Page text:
Doesn’t the estate tax waste nearly as much money as it contributes to our government because people go out of their way by spending money to find ways to not be hit so hard by it?[/quote]
Uh, if what you say is true, and people spend money to avoid the estate tax, how is that a waste? When people spend money it’s good for the economy.
Okay, so everyone should home school their kid, is that really your point? Is that even remotely realistic? (hint: no, not even remotely realistic). If you mean people should pay for their own kids’ educations, well they already do, with their taxes. Wait, what about me, I pay taxes to keep schools open, and I don’t have any kids. Isn’t that unfair? No, because I greatly benefit by having an educated populace, rather than living in a country full of uneducated imbeciles.
By the same token, some of my taxes go to pay for roads and bridges, and I don’t have a car. Isn’t that unfair to me? No, because I greatly benefit in many ways, by living in a country with a modern transportation system.
I could go on and on with examples, but maybe you catch my drift.
See, on the one hand, there’s the idea that everyone should pitche in together, to cooperate for achieving the greatest good. (You might try relating that concept to your Christian beliefs, which you write about so often.)
On the other end of the spectrum, there is “Why should I pay taxes for something I don’t directly benefit from?” That seems to be the “compassionate conservative” stance. Well, I’ll tell you why. It’s because when we do things collectively, we can get a lot more done, more efficiently and with less expense.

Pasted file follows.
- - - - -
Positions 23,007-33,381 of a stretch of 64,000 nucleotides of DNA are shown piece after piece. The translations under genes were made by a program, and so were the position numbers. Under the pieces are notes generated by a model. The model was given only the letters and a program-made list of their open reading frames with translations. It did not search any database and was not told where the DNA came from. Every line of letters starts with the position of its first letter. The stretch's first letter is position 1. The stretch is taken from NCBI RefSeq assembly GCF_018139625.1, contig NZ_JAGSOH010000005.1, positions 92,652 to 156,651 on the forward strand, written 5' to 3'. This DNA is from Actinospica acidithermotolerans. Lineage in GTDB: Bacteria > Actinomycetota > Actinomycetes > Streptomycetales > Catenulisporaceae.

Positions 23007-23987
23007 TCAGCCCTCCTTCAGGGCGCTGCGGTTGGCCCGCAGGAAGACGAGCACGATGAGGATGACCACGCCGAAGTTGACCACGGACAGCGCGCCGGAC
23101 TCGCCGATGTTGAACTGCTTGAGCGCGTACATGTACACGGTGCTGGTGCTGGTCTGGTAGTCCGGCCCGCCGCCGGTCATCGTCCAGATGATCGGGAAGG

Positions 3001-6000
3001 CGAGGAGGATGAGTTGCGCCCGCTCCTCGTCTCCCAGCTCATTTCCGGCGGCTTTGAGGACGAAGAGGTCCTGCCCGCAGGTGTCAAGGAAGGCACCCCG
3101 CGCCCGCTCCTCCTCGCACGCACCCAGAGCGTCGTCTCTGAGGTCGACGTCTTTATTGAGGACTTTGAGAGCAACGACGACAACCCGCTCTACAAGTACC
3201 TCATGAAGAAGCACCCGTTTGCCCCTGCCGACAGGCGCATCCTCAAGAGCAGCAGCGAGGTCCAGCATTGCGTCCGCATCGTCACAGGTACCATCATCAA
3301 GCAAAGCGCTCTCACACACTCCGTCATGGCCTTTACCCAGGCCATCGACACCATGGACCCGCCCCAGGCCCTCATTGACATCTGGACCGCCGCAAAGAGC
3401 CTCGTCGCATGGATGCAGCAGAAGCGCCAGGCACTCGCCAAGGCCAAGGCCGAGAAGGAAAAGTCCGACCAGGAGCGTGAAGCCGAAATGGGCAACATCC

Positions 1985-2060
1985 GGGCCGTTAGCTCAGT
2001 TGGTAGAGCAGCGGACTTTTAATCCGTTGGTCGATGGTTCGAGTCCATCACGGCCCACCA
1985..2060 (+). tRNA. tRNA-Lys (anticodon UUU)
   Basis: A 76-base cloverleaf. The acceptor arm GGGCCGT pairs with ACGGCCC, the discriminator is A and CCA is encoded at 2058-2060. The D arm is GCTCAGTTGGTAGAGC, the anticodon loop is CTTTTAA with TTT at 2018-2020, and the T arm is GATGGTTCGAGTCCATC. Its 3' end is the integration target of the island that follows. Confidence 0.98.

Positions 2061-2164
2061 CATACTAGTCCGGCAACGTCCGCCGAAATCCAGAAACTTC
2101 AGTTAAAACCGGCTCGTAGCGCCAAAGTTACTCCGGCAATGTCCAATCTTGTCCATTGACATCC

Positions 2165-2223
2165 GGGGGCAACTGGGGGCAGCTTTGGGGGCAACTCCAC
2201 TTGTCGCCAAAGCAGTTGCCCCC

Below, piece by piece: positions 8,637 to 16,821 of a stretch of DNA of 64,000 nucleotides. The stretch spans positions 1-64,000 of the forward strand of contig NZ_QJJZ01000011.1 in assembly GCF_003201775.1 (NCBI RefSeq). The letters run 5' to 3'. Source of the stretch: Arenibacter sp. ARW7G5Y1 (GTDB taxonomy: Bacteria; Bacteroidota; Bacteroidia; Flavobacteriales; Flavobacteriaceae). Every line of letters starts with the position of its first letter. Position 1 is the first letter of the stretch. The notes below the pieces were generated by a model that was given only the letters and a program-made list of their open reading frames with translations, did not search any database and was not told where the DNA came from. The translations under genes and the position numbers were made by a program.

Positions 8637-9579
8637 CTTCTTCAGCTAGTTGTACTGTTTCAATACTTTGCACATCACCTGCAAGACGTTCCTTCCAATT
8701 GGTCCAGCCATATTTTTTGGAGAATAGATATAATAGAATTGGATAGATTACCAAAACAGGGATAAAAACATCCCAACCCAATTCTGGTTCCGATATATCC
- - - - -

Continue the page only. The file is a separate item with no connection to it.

A good example is the Prescription Drug bill that the GOP just enacted. This bill prevents the federal government from using it’s collective purchasing power (on our behalf, after all that is our tax money) in order to get cheaper prices on drugs.
Now using the right winger’s anti-federal government logic, that makes sense I guess… they would say that the government shouldn’t be in the business of buying pharmaceuticals, or negotiating with drug companies, or setting the price of drugs in the marketplace.
And in practical terms, it means that lots of people are paying way too much money for prescription drugs, that they could have gotten cheaper, if there had only been better legislation. In other words, the bill actually makes things worse for more people than it helps, but I guess you would call that success because the bill intentionally neuters the one of the federal government’s powers.
Some people think that neutering the federal government is a more important goal than helping the maximum amount of Americans afford their prescription drugs.
This is where we differ, I guess. Liberals think the American government is ideally supposed to be “By The People, For The People”. The reality often falls short of the ideal, and that sucks, but that was the promise that was made.
And we on the Left aspire to have a government that harnesses our collective power, for the greater good. That’s the ideal we fight for. We’re not going to stop trying for a government By The People, For The People.
On the other hand, right wingers apparently can’t think of anything good the federal government does, other than the military. Frankly, I think that viewpoint is childish, selfish, brutal and idiotic. Sorry but that’s what I think.
Think about all the nationwide roads and bridges, dams, the electrical grid, nationwide communications systems, the railways, the public school system, all the federally funded scientific and medical breakthroughs…
This country would still be SO ass-backward right now, if we hadn’t had the benefit of a vigorous federal government in place.